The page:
Annie Hewlett Deveber (1855-1927), Christmas Greetings, 20 December 1884, gift of M. Patricia Jenkins, 1974 (1975.485)

Annie Hewlett Deveber (1855-1927)
Christmas Greetings, 20 December 1884
Gift of M. Patricia Jenkins, 1974 (1975.485) © 2019 All Rights Reserved Queens County Heritage

As we count the days to Christmas, one of our favourite objects is this  little holiday greeting dated 20 December 1884. Queens County Heritage is proud to possess several other examples of Annie Hewlett Deveber’s works including  a Bohemian glass vase from about 1900.  As noted above, little is known about her background or training, however her work is recognized as very fine and more than competent.

To see the works of Annie Hewlett Deveber in person, be sure to stop by next summer to see the pieces close-up!

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Art Under the Influence – Reverend Abraham Wood and Anthony Flower

Claremont, c 1865, gift of Arthur Coombes, 2011

Reverend Abraham Wood (1791-1879)
painting: Claremont, c 1865
watercolour on paper
Gift of Arthur Coombes, 2011 (2011.18.1) © 2019 All Rights Reserved Queens County Heritage

Reverend Abraham Wood was born in Yorkshire, England, 22 July 1791.  He trained as an Anglican minister and was sent out to New Brunswick by the Society for the Propagation of the Gospel in Foreign Parts, stopping first at Saint John in 1819 and then establishing a work as a travelling minister along the Jemseg River and Grand Lake in 1823.  He married Susan Mount of Musquash and they went on to have several children, one of whom married Dr. Harry Peters, Gagetown.  By all accounts he was successful and became a well-known member of the community and region for fifty years.  When he died 23 January 1879, he was living in Saint John.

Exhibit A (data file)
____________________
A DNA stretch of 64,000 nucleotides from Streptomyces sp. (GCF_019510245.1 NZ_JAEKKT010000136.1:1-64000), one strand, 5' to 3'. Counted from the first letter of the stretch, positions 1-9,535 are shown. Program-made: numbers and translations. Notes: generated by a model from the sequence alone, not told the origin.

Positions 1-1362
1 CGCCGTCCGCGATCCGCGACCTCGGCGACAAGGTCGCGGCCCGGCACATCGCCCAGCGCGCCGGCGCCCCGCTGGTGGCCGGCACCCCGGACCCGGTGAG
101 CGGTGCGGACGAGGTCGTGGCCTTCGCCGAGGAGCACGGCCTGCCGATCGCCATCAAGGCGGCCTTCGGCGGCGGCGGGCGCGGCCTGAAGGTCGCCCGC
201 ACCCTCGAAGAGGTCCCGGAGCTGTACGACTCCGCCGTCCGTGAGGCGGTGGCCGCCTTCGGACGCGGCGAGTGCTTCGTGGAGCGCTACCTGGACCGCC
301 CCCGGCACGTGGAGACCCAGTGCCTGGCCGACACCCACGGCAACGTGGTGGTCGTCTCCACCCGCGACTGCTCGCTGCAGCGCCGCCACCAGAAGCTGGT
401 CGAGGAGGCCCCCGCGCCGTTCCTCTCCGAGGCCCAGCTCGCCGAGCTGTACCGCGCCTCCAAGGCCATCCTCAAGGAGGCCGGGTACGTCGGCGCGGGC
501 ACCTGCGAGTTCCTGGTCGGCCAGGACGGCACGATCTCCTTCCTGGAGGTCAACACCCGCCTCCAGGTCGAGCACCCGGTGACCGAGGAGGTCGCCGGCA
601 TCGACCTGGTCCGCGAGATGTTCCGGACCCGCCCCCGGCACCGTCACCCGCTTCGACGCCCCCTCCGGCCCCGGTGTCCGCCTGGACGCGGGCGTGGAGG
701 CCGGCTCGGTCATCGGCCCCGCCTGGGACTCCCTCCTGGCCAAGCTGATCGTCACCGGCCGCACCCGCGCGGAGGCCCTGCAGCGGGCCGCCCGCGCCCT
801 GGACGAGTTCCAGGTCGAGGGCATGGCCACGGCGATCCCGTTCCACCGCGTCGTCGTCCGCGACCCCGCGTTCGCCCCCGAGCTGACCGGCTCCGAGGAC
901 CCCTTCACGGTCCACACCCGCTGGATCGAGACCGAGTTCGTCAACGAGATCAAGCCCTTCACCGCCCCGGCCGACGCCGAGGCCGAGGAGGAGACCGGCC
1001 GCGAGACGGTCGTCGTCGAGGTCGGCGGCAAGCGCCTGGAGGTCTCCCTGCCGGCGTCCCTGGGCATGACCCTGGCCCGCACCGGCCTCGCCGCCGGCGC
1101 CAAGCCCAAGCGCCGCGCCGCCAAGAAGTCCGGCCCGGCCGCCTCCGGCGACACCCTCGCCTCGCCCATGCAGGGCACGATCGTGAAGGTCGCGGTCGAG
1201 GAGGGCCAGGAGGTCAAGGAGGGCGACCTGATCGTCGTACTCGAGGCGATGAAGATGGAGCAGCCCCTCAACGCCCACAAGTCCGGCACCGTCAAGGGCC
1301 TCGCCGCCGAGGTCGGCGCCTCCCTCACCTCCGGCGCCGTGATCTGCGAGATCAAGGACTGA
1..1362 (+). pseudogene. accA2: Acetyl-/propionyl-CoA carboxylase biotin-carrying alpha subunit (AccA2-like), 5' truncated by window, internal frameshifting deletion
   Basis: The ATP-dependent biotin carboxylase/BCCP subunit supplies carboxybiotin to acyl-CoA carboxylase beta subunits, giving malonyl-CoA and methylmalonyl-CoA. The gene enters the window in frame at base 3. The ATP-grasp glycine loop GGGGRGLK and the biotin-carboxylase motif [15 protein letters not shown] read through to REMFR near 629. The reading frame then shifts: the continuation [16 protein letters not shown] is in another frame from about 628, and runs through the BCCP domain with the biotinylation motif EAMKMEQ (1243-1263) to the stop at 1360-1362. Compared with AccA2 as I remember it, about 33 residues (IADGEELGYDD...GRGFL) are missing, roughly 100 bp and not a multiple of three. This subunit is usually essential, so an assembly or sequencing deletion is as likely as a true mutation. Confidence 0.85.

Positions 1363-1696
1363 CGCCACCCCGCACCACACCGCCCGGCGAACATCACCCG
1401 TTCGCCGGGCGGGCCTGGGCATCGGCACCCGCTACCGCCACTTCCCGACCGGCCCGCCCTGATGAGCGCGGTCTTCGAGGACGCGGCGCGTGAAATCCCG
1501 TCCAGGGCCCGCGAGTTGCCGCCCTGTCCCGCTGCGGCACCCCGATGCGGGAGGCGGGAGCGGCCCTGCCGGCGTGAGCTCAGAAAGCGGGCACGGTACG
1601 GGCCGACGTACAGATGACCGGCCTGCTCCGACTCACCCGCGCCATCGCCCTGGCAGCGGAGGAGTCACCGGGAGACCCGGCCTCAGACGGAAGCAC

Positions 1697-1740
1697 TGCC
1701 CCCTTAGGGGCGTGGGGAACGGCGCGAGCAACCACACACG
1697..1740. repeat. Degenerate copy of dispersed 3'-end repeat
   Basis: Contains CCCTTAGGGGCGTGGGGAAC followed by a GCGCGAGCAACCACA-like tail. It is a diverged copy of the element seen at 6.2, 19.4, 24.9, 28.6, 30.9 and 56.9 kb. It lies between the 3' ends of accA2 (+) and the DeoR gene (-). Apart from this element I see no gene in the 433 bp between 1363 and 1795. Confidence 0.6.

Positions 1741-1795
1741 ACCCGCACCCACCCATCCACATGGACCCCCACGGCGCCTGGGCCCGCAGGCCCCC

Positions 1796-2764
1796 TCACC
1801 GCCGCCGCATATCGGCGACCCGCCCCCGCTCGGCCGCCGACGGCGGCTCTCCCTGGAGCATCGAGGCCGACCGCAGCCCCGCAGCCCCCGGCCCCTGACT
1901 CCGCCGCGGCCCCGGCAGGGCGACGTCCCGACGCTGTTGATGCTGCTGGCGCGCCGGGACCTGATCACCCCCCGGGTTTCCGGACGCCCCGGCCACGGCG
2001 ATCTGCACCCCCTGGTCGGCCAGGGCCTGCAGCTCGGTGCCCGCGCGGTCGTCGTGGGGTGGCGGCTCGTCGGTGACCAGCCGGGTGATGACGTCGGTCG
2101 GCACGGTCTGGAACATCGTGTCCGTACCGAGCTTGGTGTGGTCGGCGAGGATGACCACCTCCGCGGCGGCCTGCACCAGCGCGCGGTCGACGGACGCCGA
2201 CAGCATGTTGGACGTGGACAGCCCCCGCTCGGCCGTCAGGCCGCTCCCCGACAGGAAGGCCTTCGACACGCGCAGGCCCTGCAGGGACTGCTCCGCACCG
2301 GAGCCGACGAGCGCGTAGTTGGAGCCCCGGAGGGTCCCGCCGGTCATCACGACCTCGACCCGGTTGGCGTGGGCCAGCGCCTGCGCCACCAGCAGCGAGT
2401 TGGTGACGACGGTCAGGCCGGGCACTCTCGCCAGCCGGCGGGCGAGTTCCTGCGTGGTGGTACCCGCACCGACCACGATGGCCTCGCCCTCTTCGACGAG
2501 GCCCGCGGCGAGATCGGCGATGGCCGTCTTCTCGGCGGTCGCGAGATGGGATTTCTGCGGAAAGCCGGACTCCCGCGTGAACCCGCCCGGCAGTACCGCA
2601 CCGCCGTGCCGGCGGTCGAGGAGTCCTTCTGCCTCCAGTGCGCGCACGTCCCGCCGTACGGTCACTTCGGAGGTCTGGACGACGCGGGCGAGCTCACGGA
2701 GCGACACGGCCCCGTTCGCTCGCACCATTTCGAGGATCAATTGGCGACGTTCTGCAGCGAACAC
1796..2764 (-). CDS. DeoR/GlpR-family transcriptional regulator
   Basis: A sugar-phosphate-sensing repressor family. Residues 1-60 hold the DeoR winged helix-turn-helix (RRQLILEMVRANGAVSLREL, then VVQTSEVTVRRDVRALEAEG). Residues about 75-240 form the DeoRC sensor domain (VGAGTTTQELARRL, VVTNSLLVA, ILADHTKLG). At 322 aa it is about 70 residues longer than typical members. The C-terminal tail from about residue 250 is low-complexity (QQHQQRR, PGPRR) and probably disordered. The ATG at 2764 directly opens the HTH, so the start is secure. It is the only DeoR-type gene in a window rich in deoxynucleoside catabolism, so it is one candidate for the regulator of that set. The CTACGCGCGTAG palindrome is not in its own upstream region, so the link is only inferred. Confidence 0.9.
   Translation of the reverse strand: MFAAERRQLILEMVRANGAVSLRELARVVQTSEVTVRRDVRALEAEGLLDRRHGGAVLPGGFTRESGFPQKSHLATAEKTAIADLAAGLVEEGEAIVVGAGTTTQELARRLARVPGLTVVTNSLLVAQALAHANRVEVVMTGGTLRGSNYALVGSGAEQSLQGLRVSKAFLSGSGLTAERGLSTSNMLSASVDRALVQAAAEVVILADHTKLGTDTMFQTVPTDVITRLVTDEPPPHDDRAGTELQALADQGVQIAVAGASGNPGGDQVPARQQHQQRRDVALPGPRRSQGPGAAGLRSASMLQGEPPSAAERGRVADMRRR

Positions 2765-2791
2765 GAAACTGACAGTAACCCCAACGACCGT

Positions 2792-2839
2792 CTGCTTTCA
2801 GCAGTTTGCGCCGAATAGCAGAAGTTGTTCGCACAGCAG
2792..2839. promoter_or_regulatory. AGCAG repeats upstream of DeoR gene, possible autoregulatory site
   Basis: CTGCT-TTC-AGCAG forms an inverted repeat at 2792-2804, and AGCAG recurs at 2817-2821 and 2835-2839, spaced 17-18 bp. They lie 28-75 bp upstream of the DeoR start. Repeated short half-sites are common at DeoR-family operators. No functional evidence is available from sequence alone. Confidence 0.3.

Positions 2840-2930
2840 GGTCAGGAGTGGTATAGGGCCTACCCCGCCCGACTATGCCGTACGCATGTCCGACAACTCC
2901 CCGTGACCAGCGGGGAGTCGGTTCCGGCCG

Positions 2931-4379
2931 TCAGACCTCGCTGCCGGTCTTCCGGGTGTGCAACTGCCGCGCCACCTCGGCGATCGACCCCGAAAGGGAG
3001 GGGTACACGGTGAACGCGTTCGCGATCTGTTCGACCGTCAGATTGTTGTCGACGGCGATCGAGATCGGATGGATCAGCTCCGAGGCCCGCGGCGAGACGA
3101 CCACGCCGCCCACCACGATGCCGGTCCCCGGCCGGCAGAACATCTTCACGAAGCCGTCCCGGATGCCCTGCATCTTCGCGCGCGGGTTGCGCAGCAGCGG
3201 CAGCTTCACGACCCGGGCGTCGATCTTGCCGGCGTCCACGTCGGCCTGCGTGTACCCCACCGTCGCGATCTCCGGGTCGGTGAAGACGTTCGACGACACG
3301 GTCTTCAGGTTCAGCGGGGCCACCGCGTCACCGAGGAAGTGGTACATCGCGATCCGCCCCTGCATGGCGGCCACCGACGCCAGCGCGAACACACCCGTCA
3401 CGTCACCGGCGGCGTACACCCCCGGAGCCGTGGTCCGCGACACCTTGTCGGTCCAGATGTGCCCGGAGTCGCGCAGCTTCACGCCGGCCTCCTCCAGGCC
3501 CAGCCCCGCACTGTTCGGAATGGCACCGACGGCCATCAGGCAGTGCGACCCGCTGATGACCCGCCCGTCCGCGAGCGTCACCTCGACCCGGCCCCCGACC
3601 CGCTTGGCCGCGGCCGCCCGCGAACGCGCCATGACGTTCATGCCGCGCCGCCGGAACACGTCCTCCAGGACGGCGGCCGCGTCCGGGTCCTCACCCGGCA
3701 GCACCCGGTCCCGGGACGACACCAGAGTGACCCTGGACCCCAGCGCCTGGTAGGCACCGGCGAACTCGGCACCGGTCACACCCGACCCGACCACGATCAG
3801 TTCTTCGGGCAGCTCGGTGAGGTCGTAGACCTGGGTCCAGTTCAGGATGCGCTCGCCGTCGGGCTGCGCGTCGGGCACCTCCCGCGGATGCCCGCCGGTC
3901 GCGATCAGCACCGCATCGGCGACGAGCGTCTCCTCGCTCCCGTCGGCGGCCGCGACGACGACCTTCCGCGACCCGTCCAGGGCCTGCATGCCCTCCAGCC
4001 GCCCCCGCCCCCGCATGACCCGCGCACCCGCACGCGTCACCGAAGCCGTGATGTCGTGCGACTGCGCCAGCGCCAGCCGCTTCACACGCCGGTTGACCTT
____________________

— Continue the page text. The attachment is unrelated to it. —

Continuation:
Reverend Abraham Wood (1791-1879), painting: Gagetown, New Brunswick, c 1865, watercolour on paper, gift of Adrena M. Paisley Raven, 1976 (1976.75.8)

Reverend Abraham Wood (1791-1879)
painting: Gagetown, New Brunswick, c 1865
watercolour on paper
Gift of Adrena M. Paisley Raven, 1976 (1976.75.8) © 2019 All Rights Reserved Queens County Heritage

While he ministered to the people of Grand Lake, Reverend Abraham Wood took a keen interest in the landscape of his adopted home, producing a number of very fine watercolour views of Grand Lake and Gagetown.  Whether he received training or not his work shows a very adept hand.  His use of colour and the fine details of his technique demonstrate considerable skill, making his paintings some of the finest of New Brunswick art. Queens County Heritage possesses one signed work, Gage-Town Queens Co NB, 1871, from which we have now determined that at least two other unsigned works are in the same hand, Claremont, and another untitled view of Gagetown that overlooks the Peters property (his daughter’s home) toward the bend in the river where the ferry now crosses.  The two unsigned paintings were ruthlessly cut down in mid-life, losing their signature but the colours, type of paper and technique all point to the same artist: Reverend Abraham Wood.  All three works underwent conservation treatment by conservator Claire Titus, and were re-matted and framed making for a stunning trio when shown together.

7.Anthony Flower (1792-1875), painting: William Cooper Little, 1835, watercolour on paper, gift of Donald McEdward, 2011 (2011.14.1)

Anthony Flower (1792-1875)
painting: William Cooper Little, 1835
watercolour on paper
Gift of Donald McEdward, 2011 (2011.14.1) © 2019 All Rights Reserved Queens County Heritage